• Money alone won't make you happy.get a fright to suddenly become frightened: • I got such a fright when Joe burst into the room. • You look happy what's happened? • One look at Dave's happy face told her all she needed to know. • They told us not to panic. so that you cannot think clearly or calmly and may do something silly: • He panicked and fled the country. • She gave a him a happy smile. Feeling happy because something good has happened happy for someone happy because something good has happened to someone else: • I'm so happy for you both! pleased happy and satisfied: • Are you pleased with the way things went? • I'm really pleased about your new job. Happy • The children seem very happy at school. . Feeling happy cheerful feeling happy and showing it in the way you look or behave: • You're looking very cheerful today. she seemed quite content. panic to suddenly feel very afraid. content happy and satisfied with your life and what you have: • When I last saw her. • Anna was excited and happy about the baby. • a cheerful grin in a good mood feeling happy: • I woke up in a very good mood this morning. • Are you happy living in London? • They were blissfully happy together. • I'm perfectly content to stay at home this summer.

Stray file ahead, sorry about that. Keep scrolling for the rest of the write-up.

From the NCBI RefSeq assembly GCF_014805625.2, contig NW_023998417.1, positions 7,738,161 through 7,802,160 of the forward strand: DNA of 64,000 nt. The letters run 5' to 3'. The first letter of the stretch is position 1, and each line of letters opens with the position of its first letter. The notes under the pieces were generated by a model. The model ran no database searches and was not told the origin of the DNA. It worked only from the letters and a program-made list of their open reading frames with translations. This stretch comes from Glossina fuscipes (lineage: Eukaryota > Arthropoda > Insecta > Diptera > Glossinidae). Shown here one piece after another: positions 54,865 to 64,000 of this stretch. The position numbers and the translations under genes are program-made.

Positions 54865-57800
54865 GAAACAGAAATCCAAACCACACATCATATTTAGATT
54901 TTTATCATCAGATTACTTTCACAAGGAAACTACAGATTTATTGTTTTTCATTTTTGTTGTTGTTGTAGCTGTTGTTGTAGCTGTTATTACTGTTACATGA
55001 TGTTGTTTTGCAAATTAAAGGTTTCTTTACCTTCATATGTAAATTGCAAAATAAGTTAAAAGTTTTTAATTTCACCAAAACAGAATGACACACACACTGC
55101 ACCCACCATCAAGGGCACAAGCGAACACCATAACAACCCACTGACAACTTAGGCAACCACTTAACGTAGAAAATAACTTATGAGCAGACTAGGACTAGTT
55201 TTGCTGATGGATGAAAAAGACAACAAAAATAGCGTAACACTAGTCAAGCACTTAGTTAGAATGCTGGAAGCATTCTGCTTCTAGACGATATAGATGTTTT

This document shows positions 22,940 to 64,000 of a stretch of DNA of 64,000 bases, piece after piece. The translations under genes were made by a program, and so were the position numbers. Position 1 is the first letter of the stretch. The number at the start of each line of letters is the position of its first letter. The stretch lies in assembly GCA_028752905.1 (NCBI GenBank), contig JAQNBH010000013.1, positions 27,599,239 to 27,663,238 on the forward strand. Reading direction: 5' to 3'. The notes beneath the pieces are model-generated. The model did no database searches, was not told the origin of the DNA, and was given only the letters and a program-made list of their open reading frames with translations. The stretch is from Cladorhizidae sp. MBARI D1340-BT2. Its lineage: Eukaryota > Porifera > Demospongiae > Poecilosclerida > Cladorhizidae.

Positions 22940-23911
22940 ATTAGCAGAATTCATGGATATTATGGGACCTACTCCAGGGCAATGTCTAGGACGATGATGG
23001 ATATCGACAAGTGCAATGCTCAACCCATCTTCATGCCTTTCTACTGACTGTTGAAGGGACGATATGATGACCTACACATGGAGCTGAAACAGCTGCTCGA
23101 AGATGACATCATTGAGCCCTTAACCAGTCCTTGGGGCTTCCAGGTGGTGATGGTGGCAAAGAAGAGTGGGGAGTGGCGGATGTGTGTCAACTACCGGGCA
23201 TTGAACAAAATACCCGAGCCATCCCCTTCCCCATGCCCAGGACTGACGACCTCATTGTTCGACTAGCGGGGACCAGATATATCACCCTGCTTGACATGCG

cheerful happy and positive by nature: • He has a very cheerful disposition. especially because something exciting has happened: • Dan was thrilled with his present. • I was absolutely delighted to see so many old friends again. scream or shout or shriek with delight or cry or shout or weep for joy to behave in a certain way because you are feeling very happy: • The children were shrieking with delight. • Everyone is thrilled about the baby. • I'm glad he called you at last. because things are going very well for you: • Nick was on top of the world after winning the award. especially because there has been a successful outcome: • They were overjoyed to see him. IN SEVENTH HEAVEN. delighted very happy because something good has happened: • We are delighted that this case is finally over. on top of the world very happy. overjoyed extremely happy. Other words and expressions: ECSTATIC. . Note: None of these adjectives is used before a noun. • I was thrilled to receive the prize.glad pleased about something good that has happened: • We're so glad you could come. EUPHORIC. OVER THE MOON Adjectives used for describing someone who has a positive attitude to life in general happy • Harry was a very happy child. ON CLOUD NINE. Feeling extremely happy because something good has happened thrilled very pleased. walking on air or floating on air so happy that you feel that everything is wonderful and nothing bad can happen: • Two weeks after getting engaged. • Penny could have shouted for joy. ELATED. JUBILANT. she's still walking on air.